In General

What is an Audiologist and how do they help babies and children?

Audiologist’s work with people who have hearing, balance, and related ear problems. They examine individuals of all ages and identify those with the symptoms of hearing loss and other auditory, balance, and related sensory and neural problems.

All babies should have their hearing screened after birth, in other countries like America, it is compulsory to test your baby’s hearing before leaving the hospital.
They then assess the nature and extent of the problems and help the individuals manage them. Using audiometers, computers, and other testing devices, they measure the loudness at which a person begins to hear sounds, the ability to distinguish between sounds, and the impact of hearing loss on an individual’s daily life. In addition, audiologists use computer equipment to evaluate and diagnose balance disorders. Audiologists interpret these results and may coordinate them with medical, educational, and psychological information to make a diagnosis and determine a course of treatment.

Sometimes, children have trouble hearing. Often, these problems are found while they are still babies. If parents and doctors notice a hearing problem in a baby or toddler, they can start taking steps early to help him or her hear well. If an older child develops hearing trouble, he or she can get help, too.
One of the best people to see for a hearing problem is an audiologist (say: oh-dee-ah-luh-jist). An audiologist is a specialist who’s been trained to understand how hearing works and how to help children who don’t hear normally.

A child who’s having trouble hearing could have a problem as simple as too much wax in the ears. This can be removed by a doctor and help the child hear normally again.

But hearing problems also can be more complicated — a little like solving a mystery. Why? Because the ear has several different parts, it’s mostly hidden inside your head, and it connects to your brain. To make hearing happen, your ears need your brain and your brain needs your ears.
An audiologist can help figure out what the problem is with a child’s hearing. He or she might send a report to the child’s doctor, so they can work together on solving the problem. Children with hearing problems may visit an audiologist regularly to see how the treatments are working and to make sure their hearing hasn’t changed.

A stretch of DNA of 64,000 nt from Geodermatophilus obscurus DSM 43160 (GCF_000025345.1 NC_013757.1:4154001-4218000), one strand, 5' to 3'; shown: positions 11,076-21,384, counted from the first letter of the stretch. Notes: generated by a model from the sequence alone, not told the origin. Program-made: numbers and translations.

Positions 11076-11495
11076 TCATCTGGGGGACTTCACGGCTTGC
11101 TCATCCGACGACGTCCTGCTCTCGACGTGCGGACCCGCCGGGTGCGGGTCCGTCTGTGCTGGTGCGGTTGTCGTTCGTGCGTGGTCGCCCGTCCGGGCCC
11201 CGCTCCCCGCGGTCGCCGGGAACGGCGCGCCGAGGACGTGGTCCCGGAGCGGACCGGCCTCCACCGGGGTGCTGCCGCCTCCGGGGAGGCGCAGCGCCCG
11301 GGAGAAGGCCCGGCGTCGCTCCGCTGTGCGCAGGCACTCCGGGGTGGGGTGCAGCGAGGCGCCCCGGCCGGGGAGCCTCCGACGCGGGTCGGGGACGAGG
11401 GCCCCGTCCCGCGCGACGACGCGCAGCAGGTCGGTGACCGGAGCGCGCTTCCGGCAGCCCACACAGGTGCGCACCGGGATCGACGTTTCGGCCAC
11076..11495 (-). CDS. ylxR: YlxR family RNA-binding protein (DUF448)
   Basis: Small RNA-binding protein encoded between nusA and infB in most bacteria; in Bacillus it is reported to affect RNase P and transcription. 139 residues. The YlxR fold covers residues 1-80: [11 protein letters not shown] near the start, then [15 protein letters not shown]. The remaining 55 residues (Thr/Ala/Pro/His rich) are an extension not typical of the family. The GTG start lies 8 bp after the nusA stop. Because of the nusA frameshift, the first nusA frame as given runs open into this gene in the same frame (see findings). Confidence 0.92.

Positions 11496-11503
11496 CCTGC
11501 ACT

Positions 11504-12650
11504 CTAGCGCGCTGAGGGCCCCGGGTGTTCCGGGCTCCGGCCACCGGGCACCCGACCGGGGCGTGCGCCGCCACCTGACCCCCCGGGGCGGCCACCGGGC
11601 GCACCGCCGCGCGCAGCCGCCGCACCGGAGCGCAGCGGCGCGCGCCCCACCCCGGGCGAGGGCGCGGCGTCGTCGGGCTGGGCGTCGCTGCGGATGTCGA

Why are early identification and early intervention for hearing loss so important?

Hearing is critical for the development of speech, language, communication skills, and learning. The earlier that hearing loss occurs in a child’s life, the more serious is the effect on the child’s development. Similarly, the earlier the hearing loss is identified and intervention begun, the more likely it is that the delays in speech and language development will be diminished. Recent research indicates that children identified with hearing loss that begin services before 6 months old develop language (spoken or signed) on a par with their hearing peers.

Hearing Loss and Hearing Aids

A child’s hearing tests might show that he or she has some hearing loss. The problem might affect one ear or both. The good news is that there are many treatments for children who have hearing loss.

Hearing aids are common. These are tiny devices that have microphones and make sounds louder so that someone with hearing loss can hear them. Sometimes, surgery can fix some or the entire hearing problem. If surgery only improves some hearing, wearing a hearing aid can help the person hear even better.
Children who have hearing problems also can get other help. They might go to special schools, where all the children have hearing problems. Or they might go to a regular school and get a little extra help when needed. Outside or inside school, the child might get speech therapy to help with talking and understanding others.
If you have a child with hearing problems, many people want to help you hear as well as you can — and be as independent as possible. Who’s on this team? You, your family, your friends, your teachers, your doctors, your therapists, and especially your audiologist!






The information in this article was kindly supplied by Nicole Da Rocha, Communication Pathologist and Audiologist.

For additional information kindly contact the South African Speech Language Hearing Association:

Tel: 086 111 3297



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